In action movies, defiance is portrayed as a virtue. The fearless hero disobeys a direct order, proceeds to save the day, and is applauded for bravery, creativity, and rebelling against the limited vision of dimwitted superiors. Roll credits.
But, in real life, insubordination at work is rarely celebrated and often punished. To me, that assumption is both logical and reasonable. Public school districts have the legal right as employers to expect workers will faithfully comply with management directives. Refusing a direct command can yield disciplinary consequences, a job transfer, or even dismissal.
But that norm is also what makes the standardized test boycott by Washington state teachers so striking. In Seattle, a cadre of teachers in January 2013 refused to administer a district-mandated academic proficiency test to students. To them, it was a moral stand on behalf of children. Their action garnered national attention and widespread support in education circles.
A Feb. 9, 2013, story in the New York Times, explains the motivation. "We've tried testing again and again, and it hasn't worked," said Jesse Hagopian, a teacher at Garfield High School and a leader of the group. "It doesn't cultivate the type of thinking we need, and it doesn't bring in the resources that we need to make students successful."
Hagopian and colleagues say the Measures of Academic Progress (MAP) test is not worth the paper it's written on. Sympathizing teachers at Seattle's Ballard High School and a few other schools also joined the protest. As of publication time, the Seattle clash still had not been fully resolved. Garfield's principal and assistant principal oversaw student testing in early February. But some parents, siding with faculty, submitted opt-out forms for their children. The teachers, mean-while, face possible sanctions, and a superintendent-convened task force is reviewing the district's entire testing strategy.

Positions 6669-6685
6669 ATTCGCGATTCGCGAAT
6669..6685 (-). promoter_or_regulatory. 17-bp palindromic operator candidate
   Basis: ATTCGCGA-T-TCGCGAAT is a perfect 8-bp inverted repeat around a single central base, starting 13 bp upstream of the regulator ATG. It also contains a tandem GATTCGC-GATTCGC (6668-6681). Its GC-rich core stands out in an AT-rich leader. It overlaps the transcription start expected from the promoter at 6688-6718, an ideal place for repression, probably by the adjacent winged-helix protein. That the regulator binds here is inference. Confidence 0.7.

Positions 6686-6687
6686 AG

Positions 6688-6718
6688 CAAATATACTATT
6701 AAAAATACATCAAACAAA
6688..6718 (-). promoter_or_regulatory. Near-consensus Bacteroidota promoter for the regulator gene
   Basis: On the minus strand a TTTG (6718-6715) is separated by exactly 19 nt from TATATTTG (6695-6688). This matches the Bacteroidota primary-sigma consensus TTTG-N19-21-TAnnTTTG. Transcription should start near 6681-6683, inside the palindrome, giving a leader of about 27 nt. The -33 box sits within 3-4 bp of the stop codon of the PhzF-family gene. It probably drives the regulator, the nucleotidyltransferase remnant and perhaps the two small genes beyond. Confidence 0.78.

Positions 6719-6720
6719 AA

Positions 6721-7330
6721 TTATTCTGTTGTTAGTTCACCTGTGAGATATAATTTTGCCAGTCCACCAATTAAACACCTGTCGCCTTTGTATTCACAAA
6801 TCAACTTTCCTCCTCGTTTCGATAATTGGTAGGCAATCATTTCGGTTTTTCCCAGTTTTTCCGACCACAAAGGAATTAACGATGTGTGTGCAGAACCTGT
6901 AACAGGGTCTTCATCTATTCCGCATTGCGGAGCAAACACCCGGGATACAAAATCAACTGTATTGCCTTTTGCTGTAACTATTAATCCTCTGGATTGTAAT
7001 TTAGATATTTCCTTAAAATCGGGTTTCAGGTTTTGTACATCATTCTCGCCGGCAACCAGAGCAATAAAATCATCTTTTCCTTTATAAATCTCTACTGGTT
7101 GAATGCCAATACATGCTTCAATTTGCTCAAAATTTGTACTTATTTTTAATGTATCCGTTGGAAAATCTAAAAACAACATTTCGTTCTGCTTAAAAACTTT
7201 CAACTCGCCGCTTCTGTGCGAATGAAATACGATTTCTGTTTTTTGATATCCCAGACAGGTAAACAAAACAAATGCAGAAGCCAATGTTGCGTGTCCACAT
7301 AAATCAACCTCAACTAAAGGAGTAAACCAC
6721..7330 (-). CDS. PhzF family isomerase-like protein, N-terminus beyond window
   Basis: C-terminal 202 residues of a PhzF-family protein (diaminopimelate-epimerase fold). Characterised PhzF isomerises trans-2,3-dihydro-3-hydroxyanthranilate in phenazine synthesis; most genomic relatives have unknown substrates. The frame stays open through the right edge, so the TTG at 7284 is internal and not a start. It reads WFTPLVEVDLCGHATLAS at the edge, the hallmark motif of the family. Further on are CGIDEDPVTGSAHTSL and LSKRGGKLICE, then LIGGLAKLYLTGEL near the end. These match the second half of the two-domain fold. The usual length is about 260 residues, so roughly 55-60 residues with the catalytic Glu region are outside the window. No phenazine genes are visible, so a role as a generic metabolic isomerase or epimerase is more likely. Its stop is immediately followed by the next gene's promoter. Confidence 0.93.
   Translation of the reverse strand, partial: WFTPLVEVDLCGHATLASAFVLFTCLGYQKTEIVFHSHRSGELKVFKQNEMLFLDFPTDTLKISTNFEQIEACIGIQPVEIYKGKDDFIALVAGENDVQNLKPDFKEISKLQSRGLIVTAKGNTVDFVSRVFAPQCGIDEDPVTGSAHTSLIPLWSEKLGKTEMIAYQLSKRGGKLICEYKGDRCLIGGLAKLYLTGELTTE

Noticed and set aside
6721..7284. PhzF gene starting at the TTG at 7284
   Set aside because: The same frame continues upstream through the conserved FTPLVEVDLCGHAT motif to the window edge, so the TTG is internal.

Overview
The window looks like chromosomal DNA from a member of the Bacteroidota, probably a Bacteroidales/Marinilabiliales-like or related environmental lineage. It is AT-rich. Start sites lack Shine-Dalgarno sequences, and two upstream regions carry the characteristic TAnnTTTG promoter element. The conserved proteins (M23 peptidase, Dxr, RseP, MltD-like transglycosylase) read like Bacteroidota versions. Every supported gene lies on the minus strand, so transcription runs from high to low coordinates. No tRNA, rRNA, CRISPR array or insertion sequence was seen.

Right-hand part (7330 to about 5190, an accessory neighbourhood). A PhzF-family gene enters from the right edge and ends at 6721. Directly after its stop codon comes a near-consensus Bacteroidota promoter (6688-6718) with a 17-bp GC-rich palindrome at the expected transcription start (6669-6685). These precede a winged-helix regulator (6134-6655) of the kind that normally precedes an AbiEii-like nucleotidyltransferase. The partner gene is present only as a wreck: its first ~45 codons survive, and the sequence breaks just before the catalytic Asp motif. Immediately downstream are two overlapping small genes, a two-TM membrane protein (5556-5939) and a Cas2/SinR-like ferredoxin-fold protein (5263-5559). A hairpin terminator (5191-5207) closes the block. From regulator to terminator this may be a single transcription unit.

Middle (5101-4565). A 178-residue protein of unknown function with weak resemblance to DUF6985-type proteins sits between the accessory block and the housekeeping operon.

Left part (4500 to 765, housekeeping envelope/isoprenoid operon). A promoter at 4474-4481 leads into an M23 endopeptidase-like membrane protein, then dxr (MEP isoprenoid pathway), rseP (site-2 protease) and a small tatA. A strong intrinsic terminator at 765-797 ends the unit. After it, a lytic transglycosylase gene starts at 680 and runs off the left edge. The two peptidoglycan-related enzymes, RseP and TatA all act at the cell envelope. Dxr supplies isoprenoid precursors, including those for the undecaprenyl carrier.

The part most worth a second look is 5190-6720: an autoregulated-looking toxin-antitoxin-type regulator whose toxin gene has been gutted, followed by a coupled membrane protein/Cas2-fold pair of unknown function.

Can employees say "no"?
The incident raises a larger legal question: Under what circumstances can an employee refuse to obey a supervisor's order? The answer: Proceed at your peril. Courts recognize only a few instances that justify saying an out-right "no."
Labor and employment statutes vary from state to state. But virtual uniformity exists in how state laws and courts treat the employer-employee relationship. Often using the archaic terms "master" and "servant," the law gives employers the right to control the actions of servants (workers) on the job. With only rare exceptions, plaintiffs must cross a high legal hurdle to demonstrate that noncompliance is justified.
Let's be clear. The ultimate trump card belongs to the servant. If an employee is dissatisfied with working conditions, he can simply vote with his feet and seek employment elsewhere.
In the case of the Seattle teachers, they collectively refused to give the tests because of a philosophical objection. Simply disagreeing with management's view, however, will seldom defeat the legal obligation to do what you're told.
A similar case decided by the Court of Appeals of Washington, Division #1 in 2011 could spell trouble for the group. It involved two teachers who refused on principle to administer federally mandated tests to six special education students. The teachers were suspended for 10 days without pay for insubordination. The court unanimously ruled in favor of the district.
Likewise, in Sims v. Board of Trustees, Holly Springs Municipal Separate School District, the Mississippi Supreme Court upheld the dismissal of a teacher for insubordination. That 1982 case established the state's definition of insubordination as a "constant or continuing intentional refusal to obey a direct or implied order, reasonable in nature, and given by and with proper authority."
California's law opines that, "Implicit in the agreement of hire is the concept that an employee is subject to some degree of authority exercised by the employer or the employer's representative. …